WITH THE stock market's troubles, the dilemma of the Brazilian bank debts becomes more difficult. It's been eight months since the Brazilians suspended payments on their debts, now more than $70 billion. About a third of it is owed to American banks, and under American rules the regulators now have to decide whether to require the banks to start writing it off.

To write it off reduces a bank's capital. Most of the major lenders to Brazil set up special reserves last spring against that possibility, and until last week, the regulators could have ordered them to write off 10 percent without any great concern. But with the whole financial structure under great strain, anything that constrains liquidity and the banking system's ability to keep lending normally is going to require very careful thought. There is also a risk that, as write-offs begin, some bank might try to recoup its loss by seizing Brazilian property -- a ship's cargo, perhaps, or a plane. In present conditions, any disruption of trade would be harmful.

But the American regulators can't afford simply to ignore Brazil's refusal to pay. They do not wish to give the impression, either to borrowers or to banks, that there are no consequences of breaking commitments.

Brazil wants concessions on its debts, but resents the conditions that the lending countries generally impose -- the most important of which is economic reform. Debt concessions are a form of foreign aid, and the donors are entitled to ask the recipients to respond by doing what they can to let their own economies work more efficiently.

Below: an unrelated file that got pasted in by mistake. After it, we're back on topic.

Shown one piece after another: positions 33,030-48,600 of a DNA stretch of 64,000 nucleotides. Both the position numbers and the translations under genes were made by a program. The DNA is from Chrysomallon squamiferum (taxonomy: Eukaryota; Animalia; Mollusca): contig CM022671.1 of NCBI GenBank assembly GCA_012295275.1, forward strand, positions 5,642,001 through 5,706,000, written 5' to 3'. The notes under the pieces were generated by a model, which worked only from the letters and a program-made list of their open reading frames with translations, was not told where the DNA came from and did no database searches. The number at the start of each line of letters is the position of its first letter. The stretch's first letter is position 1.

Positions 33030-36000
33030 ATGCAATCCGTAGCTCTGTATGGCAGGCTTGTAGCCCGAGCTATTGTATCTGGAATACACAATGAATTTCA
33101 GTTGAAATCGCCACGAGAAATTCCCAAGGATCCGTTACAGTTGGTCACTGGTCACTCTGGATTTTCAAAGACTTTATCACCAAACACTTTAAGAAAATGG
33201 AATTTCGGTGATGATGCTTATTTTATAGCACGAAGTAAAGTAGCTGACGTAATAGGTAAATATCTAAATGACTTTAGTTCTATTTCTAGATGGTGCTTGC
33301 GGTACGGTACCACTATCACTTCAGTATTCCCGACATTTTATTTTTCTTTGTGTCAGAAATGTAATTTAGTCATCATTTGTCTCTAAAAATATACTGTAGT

The Brazilian government, unfortunately, seems to regard this kind of condition as an infringement of the country's sovereignty and an assault on its national pride. President Jose Sarney has been doing a spectacularly unsteady job of managing the economy, and his authority is fading. The Brazilian Congress is meanwhile in the process of writing a constitution, and it's unclear how long President Sarney's term will last or even whether the country will continue to have presidential government. In the midst of this confusion it is difficult for Brazil to make policy on an issue as heavily freighted with emotion as the bank debts.

The regulators are reportedly trying to work out a temporary solution in which everyone gives a little -- banks, Brazil, even the regulators themselves -- in order to slide along for a while with no collisions and no write-offs. It won't solve anything. But under the circumstances perhaps that's the best solution -- if it can be managed.